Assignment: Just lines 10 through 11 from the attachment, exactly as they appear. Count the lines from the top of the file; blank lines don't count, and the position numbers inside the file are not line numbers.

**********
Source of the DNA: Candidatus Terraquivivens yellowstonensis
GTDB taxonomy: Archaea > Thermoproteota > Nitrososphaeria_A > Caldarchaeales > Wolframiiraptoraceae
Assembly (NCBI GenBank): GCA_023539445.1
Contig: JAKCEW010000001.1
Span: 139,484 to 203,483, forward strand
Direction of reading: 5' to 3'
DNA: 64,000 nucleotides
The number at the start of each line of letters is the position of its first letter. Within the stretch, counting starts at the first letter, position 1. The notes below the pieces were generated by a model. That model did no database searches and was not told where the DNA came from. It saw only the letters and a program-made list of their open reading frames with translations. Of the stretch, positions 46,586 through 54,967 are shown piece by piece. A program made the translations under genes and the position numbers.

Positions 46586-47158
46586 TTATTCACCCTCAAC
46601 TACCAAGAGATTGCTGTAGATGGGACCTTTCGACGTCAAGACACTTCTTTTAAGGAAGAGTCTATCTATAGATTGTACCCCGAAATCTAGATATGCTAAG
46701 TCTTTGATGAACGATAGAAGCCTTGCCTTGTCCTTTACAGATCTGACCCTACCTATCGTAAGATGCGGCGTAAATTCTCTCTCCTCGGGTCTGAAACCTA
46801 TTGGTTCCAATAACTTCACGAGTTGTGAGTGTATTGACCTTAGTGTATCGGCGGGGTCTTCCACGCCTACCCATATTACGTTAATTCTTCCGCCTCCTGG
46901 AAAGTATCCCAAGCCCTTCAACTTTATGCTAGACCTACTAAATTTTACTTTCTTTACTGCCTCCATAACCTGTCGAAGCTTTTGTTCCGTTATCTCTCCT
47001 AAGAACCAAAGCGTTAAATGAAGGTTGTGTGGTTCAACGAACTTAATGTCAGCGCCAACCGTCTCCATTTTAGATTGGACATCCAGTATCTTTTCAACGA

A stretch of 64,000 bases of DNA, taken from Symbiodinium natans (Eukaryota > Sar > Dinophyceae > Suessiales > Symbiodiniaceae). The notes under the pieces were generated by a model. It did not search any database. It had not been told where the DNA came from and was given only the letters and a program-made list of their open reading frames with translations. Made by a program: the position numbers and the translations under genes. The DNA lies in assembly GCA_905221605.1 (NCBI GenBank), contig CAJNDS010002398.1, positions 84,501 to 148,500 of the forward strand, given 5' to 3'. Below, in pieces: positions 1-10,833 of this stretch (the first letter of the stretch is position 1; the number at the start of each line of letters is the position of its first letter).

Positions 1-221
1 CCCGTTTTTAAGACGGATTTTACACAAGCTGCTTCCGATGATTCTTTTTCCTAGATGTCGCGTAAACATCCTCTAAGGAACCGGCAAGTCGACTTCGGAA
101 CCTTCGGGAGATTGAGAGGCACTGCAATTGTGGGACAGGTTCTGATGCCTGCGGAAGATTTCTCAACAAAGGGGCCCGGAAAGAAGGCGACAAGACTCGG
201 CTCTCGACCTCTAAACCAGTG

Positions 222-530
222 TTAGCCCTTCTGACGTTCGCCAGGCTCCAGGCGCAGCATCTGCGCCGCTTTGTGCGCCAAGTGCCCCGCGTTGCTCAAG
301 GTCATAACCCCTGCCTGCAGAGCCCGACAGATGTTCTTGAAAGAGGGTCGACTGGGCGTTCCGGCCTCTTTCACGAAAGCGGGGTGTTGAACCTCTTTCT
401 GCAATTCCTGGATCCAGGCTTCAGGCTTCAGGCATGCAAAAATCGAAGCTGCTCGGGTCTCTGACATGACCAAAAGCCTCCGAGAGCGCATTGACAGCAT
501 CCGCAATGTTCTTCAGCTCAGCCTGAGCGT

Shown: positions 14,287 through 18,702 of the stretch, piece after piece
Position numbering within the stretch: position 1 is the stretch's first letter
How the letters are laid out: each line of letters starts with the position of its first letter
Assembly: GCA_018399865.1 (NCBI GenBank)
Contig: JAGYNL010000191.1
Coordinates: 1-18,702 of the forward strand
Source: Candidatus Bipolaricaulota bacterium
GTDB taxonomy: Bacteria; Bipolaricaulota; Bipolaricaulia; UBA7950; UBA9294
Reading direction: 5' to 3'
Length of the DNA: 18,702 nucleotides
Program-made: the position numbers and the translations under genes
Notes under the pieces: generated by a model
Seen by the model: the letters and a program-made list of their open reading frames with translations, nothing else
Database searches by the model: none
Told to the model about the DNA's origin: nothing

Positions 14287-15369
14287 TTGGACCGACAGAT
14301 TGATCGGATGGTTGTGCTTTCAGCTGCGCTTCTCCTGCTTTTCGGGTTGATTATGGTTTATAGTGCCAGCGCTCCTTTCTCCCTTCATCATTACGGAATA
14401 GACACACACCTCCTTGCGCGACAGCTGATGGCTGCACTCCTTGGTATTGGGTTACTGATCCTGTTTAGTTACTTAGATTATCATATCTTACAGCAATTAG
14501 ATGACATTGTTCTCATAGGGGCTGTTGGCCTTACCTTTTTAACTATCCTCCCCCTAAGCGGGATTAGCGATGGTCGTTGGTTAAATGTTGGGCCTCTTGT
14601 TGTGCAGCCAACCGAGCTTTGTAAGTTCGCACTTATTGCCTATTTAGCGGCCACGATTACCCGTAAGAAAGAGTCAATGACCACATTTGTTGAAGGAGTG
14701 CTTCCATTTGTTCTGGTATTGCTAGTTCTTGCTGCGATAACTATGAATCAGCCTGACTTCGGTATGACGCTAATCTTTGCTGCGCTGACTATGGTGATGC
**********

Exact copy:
46586 TTATTCACCCTCAAC
46601 TACCAAGAGATTGCTGTAGATGGGACCTTTCGACGTCAAGACACTTCTTTTAAGGAAGAGTCTATCTATAGATTGTACCCCGAAATCTAGATATGCTAAG